Does registration "resemble traditional forms of punishment"? Matsch likened it to public shaming, banishment, and parole. The 10th Circuit rejected those analogies.
Does registration "impose an affirmative disability or restraint"? The 10th Circuit concluded that the policy's impact on the plaintiffs' "abilities to live, work, accompany their children to school, and otherwise freely live their lives" did not meet that test.
Does registration "promote the traditional aims of punishment"? Matsch noted that Colorado's registration requirements are based purely on the statutory classification of the offender's crime, rather than an individualized assessment of the danger he poses, which to his mind suggested retribution was one aim of the law. The 10th Circuit rejected that inference. Matsch also noted testimony in which the director of the state agency that maintains the sex offender database cited deterrence as one goal of registration. "Deterrent purpose alone is not enough to render a regulatory scheme criminal in nature," the 10th Circuit said.
Does registration have "a rational connection to a nonpunitive purpose"? Matsch conceded that point, and the appeals court thought it was enough to note that Colorado's law "requires more serious offenders to register more often than others," which gives you a sense of what rational means in this context.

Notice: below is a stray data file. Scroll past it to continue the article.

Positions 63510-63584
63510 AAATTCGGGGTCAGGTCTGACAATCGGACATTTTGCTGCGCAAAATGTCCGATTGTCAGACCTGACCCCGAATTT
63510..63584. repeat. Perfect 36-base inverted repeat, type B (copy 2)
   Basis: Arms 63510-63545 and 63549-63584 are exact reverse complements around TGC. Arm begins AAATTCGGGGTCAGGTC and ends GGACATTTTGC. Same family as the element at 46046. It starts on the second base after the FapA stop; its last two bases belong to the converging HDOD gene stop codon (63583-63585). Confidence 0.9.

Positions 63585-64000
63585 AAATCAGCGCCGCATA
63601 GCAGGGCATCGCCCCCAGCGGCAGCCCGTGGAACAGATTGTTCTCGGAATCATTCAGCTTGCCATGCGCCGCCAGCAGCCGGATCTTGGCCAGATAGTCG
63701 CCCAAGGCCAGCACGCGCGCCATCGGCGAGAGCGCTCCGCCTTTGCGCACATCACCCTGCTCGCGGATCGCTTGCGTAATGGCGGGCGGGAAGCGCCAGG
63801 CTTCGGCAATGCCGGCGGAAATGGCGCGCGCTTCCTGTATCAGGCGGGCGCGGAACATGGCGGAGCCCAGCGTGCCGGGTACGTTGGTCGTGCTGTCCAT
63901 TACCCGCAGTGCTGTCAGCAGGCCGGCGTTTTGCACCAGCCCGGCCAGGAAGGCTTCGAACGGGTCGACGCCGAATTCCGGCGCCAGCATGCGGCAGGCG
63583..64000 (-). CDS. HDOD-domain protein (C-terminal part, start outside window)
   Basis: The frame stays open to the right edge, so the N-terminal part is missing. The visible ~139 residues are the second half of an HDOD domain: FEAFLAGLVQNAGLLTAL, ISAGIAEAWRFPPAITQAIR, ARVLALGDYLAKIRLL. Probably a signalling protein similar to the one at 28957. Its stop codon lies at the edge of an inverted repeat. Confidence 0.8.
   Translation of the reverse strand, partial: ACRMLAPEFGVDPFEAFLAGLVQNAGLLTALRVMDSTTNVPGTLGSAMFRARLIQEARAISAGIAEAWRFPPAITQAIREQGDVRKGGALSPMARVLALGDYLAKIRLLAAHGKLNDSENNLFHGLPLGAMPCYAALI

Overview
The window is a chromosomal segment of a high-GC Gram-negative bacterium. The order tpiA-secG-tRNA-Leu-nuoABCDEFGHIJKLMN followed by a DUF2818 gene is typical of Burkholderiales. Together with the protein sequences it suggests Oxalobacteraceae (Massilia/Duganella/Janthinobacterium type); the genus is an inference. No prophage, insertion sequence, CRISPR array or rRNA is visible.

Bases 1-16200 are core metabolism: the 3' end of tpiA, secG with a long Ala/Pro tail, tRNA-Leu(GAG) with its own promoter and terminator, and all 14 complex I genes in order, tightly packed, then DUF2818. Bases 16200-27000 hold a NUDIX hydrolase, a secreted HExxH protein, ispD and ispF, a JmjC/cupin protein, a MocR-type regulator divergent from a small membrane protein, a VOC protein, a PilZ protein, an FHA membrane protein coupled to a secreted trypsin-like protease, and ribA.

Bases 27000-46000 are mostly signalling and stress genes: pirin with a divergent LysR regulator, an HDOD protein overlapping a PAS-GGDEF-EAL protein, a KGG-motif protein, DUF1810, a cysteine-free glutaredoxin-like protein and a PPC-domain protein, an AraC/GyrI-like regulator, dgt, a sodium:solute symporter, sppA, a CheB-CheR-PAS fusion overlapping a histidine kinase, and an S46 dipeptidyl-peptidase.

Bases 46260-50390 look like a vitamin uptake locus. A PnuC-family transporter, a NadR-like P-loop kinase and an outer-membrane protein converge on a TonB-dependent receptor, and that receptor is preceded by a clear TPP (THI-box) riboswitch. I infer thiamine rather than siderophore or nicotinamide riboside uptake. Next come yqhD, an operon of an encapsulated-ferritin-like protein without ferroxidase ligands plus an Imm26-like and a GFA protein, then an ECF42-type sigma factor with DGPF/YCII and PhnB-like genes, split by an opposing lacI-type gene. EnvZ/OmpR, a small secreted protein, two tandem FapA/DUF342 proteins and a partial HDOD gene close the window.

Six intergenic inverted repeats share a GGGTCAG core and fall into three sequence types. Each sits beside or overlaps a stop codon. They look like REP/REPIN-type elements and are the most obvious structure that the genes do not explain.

Is registration "excessive with respect to [its] purpose"? Matsch thought the law's "very long registration requirements and substantial disclosure of personal information, without any individual risk assessment or opportunity to soften [its] requirements based on evidence of rehabilitation, were excessive in relation to [the law's] supposed public safety objective." The 10th Circuit said that conclusion was inconsistent with its precedents.
Other courts have been more receptive to the argument that registration is punishment by another name. In 2016, for example, the U.S. Court of Appeals for the 6th Circuit concluded that Michigan's sex offender registration scheme was punitive, meaning its requirements cannot be imposed retroactively. The supreme courts of several states, including Alaska, New Hampshire, and Pennsylvania, have reached similar conclusions.
But in the 10th Circuit, registration does not count as punishment, notwithstanding its onerous costs and dubious benefits. In practice, that analysis hinges on what legislators say they want to do, not what their law actually accomplishes.